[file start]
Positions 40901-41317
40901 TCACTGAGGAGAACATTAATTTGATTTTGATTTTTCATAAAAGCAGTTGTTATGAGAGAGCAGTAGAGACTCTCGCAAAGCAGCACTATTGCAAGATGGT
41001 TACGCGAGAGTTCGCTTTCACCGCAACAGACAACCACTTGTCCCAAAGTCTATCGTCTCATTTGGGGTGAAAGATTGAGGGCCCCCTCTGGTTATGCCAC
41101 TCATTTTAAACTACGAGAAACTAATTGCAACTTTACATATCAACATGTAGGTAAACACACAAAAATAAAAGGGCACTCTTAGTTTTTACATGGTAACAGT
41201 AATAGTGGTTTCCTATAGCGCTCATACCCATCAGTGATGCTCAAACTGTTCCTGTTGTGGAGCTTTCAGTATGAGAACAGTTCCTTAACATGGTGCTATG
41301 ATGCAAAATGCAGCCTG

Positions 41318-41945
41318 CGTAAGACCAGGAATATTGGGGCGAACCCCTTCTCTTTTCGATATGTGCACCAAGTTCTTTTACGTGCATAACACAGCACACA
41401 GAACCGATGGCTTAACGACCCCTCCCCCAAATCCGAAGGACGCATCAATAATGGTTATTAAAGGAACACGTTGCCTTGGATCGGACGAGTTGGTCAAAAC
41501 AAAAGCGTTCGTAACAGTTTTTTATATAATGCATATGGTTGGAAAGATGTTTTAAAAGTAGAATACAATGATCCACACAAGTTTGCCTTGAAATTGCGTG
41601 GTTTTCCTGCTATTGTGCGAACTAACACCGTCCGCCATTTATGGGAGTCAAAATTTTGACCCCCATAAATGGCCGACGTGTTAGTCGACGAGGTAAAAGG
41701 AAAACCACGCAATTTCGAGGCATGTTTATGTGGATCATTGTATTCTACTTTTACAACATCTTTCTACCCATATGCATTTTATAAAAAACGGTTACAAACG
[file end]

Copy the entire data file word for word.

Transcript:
Positions 40901-41317
40901 TCACTGAGGAGAACATTAATTTGATTTTGATTTTTCATAAAAGCAGTTGTTATGAGAGAGCAGTAGAGACTCTCGCAAAGCAGCACTATTGCAAGATGGT
41001 TACGCGAGAGTTCGCTTTCACCGCAACAGACAACCACTTGTCCCAAAGTCTATCGTCTCATTTGGGGTGAAAGATTGAGGGCCCCCTCTGGTTATGCCAC
41101 TCATTTTAAACTACGAGAAACTAATTGCAACTTTACATATCAACATGTAGGTAAACACACAAAAATAAAAGGGCACTCTTAGTTTTTACATGGTAACAGT
41201 AATAGTGGTTTCCTATAGCGCTCATACCCATCAGTGATGCTCAAACTGTTCCTGTTGTGGAGCTTTCAGTATGAGAACAGTTCCTTAACATGGTGCTATG
41301 ATGCAAAATGCAGCCTG

Positions 41318-41945
41318 CGTAAGACCAGGAATATTGGGGCGAACCCCTTCTCTTTTCGATATGTGCACCAAGTTCTTTTACGTGCATAACACAGCACACA
41401 GAACCGATGGCTTAACGACCCCTCCCCCAAATCCGAAGGACGCATCAATAATGGTTATTAAAGGAACACGTTGCCTTGGATCGGACGAGTTGGTCAAAAC
41501 AAAAGCGTTCGTAACAGTTTTTTATATAATGCATATGGTTGGAAAGATGTTTTAAAAGTAGAATACAATGATCCACACAAGTTTGCCTTGAAATTGCGTG
41601 GTTTTCCTGCTATTGTGCGAACTAACACCGTCCGCCATTTATGGGAGTCAAAATTTTGACCCCCATAAATGGCCGACGTGTTAGTCGACGAGGTAAAAGG
41701 AAAACCACGCAATTTCGAGGCATGTTTATGTGGATCATTGTATTCTACTTTTACAACATCTTTCTACCCATATGCATTTTATAAAAAACGGTTACAAACG